For example, a Kinks compilation. I have two – the good one with Waterloo Sunset and the crap one without the song. Also getting cleaned out is a Jimmy Hendrix compilation, entitled « the best of the rest » - the « Best of America » compilation is also going. I knew I should have avoided this one – the group’s greatest hit « A horse with no name » is only featured as a live version.
Anyway, you get the idea
Finally, I am wondering whether to get rid of some Bowie albums ????
Namely – « Hours » « Heathen Chemistry » and his 2003 offering « Reality » - not the best that Mr Bowie has ever made.
Of course, before parting with these albums, I have fed the best tracks into my i pod.
I actually quite like the idea of a trimmed down record collection, just a couple of hundred « essential » and referential Cds that encapsulate the best of classic rock, pop and folk. I suppose I’d call this a collection of « milestone records »
Anyway, it was off down to our local branch of « Cash Converters »(CC) that I went, clutching a heavy bag, full of Cds.
Now, I am fully aware of CC’s policy, whereby they give you bugger all money or even less for the worldly possessions you are trying to sell them, but I reckon if I can clear even a few meagre pennies for my Cds, it is always better than giving them away.
The pittance I finally get for my Cds, depends of course on whether CC actually want them. A couple of weeks ago, I took down an old cassette tape deck – the young man behind the counter just laughed and told me to throw it out. It was the same case with a large bag of videocassettes I took down. « I’ll never sell them. » he says, adding that he’s even started refusing DVDs – CC customers only want Bluray nowadays.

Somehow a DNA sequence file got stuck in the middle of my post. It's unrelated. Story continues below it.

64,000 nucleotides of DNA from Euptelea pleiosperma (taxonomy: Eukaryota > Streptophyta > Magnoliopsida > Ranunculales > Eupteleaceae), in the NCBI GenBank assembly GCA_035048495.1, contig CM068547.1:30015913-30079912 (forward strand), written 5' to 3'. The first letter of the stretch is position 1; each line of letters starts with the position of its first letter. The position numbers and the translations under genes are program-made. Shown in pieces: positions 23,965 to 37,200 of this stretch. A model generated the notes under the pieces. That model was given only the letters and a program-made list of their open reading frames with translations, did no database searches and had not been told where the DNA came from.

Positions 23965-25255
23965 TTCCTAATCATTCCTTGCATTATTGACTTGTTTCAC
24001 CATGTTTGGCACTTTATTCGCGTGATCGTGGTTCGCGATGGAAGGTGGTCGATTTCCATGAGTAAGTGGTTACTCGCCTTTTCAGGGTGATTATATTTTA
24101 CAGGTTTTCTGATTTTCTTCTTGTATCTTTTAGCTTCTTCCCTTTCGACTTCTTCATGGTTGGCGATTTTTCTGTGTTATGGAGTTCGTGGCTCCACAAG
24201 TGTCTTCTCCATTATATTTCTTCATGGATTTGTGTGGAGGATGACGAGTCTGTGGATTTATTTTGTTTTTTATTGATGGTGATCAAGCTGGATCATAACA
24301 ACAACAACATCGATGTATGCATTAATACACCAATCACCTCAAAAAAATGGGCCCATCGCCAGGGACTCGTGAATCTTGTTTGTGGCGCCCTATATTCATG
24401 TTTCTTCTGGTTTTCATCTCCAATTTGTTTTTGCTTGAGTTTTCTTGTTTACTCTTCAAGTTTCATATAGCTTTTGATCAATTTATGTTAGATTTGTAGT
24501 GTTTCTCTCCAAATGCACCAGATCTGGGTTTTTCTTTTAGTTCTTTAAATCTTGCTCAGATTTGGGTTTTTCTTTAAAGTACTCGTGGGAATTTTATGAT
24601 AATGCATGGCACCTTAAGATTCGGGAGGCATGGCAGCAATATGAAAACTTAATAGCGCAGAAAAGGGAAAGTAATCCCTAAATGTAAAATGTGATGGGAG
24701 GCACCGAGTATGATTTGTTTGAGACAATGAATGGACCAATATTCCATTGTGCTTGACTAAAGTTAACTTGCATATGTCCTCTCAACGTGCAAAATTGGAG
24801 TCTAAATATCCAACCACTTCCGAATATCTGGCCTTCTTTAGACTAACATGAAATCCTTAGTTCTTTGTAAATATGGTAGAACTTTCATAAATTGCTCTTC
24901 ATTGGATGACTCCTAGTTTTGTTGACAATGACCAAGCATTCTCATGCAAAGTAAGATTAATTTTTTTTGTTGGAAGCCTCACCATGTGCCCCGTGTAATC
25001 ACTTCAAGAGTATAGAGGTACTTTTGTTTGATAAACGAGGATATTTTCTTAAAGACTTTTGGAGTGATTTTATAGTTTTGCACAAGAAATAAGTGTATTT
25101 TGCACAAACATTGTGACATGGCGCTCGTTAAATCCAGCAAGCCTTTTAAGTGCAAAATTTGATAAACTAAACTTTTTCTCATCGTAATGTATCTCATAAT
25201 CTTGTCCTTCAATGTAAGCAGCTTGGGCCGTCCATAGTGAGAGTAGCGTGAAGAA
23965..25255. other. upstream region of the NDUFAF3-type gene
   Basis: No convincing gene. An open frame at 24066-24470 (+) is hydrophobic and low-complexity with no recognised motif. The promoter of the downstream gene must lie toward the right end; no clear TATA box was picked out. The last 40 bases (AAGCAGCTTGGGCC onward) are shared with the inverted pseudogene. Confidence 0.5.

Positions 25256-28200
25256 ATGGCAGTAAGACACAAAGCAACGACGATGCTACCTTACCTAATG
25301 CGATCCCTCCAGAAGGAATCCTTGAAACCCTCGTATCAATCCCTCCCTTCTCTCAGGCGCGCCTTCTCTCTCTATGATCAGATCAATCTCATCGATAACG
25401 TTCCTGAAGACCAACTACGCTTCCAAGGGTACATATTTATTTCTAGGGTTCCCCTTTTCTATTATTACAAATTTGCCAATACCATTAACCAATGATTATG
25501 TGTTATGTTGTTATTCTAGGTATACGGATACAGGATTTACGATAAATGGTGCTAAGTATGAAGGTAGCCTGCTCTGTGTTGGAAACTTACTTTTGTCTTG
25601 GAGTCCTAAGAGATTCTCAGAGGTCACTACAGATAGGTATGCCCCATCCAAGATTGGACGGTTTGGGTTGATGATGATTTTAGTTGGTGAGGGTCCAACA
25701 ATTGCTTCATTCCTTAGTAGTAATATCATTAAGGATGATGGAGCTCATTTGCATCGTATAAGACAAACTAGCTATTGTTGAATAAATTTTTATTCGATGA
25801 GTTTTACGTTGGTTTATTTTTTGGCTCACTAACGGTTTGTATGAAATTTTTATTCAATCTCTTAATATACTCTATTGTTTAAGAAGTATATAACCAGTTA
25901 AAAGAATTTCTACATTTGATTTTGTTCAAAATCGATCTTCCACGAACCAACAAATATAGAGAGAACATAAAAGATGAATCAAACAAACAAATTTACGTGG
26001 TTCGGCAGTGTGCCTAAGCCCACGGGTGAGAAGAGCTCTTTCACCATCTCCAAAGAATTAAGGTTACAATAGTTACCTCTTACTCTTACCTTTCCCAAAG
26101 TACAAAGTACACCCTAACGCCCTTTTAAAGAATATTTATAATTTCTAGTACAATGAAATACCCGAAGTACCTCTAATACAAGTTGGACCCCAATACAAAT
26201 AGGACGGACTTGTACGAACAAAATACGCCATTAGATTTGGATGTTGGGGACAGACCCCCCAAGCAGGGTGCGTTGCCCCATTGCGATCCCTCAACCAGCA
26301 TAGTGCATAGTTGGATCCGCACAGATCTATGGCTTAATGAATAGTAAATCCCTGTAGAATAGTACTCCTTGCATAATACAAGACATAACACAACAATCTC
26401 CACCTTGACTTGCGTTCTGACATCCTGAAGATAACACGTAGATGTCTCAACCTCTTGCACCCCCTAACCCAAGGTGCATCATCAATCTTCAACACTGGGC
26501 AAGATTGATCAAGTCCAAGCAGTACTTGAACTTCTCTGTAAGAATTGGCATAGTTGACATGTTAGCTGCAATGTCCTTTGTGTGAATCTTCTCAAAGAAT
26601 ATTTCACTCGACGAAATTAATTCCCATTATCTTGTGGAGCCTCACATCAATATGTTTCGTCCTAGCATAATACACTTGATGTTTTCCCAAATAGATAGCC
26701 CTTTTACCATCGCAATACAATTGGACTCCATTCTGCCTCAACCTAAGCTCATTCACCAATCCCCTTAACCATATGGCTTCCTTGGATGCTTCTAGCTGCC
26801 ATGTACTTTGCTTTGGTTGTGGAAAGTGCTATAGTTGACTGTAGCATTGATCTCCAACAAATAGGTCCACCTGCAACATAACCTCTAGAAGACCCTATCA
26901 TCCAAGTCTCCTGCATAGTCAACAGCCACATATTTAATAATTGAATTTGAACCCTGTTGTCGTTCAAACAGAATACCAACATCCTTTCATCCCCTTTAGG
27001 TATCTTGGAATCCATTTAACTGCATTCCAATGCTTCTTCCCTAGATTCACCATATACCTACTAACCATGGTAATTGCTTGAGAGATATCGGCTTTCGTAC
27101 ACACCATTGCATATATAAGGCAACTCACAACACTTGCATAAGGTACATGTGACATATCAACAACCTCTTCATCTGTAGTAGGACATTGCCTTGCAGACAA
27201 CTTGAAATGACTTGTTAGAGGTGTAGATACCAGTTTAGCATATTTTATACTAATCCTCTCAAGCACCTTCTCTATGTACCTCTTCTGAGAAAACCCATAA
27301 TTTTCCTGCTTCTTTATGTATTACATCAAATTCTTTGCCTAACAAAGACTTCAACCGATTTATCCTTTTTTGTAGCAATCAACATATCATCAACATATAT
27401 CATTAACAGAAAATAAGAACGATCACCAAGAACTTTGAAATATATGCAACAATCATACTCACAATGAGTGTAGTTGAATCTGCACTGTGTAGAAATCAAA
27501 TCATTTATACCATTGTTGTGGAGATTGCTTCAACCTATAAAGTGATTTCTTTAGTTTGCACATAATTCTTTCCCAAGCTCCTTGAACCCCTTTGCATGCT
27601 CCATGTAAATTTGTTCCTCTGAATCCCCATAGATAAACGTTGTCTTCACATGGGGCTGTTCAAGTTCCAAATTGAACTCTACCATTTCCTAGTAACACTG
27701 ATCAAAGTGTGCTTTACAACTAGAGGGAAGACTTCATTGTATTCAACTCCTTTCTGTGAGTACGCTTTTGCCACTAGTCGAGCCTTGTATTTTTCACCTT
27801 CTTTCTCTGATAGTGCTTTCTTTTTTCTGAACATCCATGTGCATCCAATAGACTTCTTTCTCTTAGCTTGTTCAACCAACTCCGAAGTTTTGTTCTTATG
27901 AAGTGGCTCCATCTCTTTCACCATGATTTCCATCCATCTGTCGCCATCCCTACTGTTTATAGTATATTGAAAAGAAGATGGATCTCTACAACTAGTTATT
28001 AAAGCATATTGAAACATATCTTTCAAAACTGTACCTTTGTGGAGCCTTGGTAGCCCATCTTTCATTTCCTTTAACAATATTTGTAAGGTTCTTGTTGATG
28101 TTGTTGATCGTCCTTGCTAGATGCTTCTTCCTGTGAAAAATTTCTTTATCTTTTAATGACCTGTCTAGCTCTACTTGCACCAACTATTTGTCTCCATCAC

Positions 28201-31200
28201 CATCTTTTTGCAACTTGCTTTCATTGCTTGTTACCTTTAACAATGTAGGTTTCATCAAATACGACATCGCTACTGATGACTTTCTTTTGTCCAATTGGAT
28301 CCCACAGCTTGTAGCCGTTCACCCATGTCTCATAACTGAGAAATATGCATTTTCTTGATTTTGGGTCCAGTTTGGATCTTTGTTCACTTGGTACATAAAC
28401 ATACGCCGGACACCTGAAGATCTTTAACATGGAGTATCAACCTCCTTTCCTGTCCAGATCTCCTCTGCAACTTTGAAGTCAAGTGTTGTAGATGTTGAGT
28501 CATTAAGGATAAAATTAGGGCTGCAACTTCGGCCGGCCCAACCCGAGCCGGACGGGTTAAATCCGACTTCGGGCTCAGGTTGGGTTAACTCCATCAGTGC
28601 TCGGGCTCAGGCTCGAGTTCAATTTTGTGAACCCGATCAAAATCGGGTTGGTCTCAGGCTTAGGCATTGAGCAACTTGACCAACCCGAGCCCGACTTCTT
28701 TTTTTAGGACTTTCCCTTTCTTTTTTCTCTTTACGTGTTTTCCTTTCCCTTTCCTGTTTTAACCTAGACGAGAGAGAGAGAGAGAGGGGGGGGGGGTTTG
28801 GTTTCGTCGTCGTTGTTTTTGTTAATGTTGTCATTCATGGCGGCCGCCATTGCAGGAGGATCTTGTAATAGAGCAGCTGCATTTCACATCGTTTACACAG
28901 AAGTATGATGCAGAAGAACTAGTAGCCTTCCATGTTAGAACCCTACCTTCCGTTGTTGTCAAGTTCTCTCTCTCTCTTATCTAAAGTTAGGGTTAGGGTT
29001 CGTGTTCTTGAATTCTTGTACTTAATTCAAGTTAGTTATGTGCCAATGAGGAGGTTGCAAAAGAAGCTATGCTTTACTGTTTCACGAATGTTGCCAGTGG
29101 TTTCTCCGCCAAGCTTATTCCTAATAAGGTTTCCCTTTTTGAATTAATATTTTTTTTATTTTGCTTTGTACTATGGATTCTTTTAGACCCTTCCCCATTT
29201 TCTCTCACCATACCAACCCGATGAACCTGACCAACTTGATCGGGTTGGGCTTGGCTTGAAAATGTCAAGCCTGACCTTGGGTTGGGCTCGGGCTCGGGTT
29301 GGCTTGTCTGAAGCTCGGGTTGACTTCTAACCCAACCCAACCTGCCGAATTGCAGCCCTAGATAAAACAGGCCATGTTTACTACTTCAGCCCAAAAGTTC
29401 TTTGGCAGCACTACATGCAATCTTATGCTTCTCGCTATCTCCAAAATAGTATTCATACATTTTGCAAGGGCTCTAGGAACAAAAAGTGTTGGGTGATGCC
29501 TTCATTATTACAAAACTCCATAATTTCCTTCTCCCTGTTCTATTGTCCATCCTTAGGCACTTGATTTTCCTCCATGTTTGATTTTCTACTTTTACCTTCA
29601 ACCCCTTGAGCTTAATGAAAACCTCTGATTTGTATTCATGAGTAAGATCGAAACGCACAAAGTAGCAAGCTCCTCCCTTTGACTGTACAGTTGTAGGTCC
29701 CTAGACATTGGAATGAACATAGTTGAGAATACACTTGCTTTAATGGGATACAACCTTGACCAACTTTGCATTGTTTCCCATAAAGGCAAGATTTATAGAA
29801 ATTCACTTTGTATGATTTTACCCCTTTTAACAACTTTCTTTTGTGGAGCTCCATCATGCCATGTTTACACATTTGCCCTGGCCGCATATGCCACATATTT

So, there I am, sitting in the CC waiting room. There is a good cross section of humanity in there. A very middle class lady with a large bag of children’s’ books and board games. A shifty-looking guy with a couple of Smart phones, and some « poor » people, selling a DVD player and a huge flat screen TV.
(Oh dear. It is very unpolitically correct to say poor – I KNOW – slap on the wrist – BUT you know these people are poor – their kids have all the latest gadgets, hey are wearing cheap and cheerful fashion and, as the dad explains to the CC vendor – they are selling to telly to get a more up to date model) WELL FOLKS, this is the world of Cash Convertors – the poor are on one side, selling their appliances and consumer durables, whilst the CC shop is full of the middle class, looking for a cheap TV.
To cut a long story short, the CC man doesn’t want any Cds. « No one buys Cds anymore, » he tells me. « If you’ve got any vinyl though … that’s very trendy at the moment. »
No matter. I might try and flog the Cds at a Car Boot sale or I might give some of the less obscure ones to our local Library.
And the moral to all this? Download, don’t buy. BUT I LIKE MY Cds – I want tangible music and not just an MP3 or an i-pod. My idea of a record collection is not based on how many tunes I can get on my phone. Sure, « miniaturisation » is a good idea. Think of all those holidays of old, when you had to take stacks of tapes or Cds with you. Now, you just stick 4000 songs or so on a music player, shove into a dock and … WOW.
The other day, I showed my daughter an old Sony Walkman – « It’s huge ! » she exclaimed. And what about the cassettes – oh dear, they look « complicated » she said.
I have to admit, that I still have cassettes, and vinyl and even a strange Sony format – the Minidisc. I’m not sure whether to keep, sell, give or just throw away. I guess I might just as well keep them all and open a museum of old technology OR, I might wait until the next wave of media-fuelled nostalgia. Perhaps in a couple of years, the guy at Cash Converters will be on his knees and begging for my cassettes. (Dream on)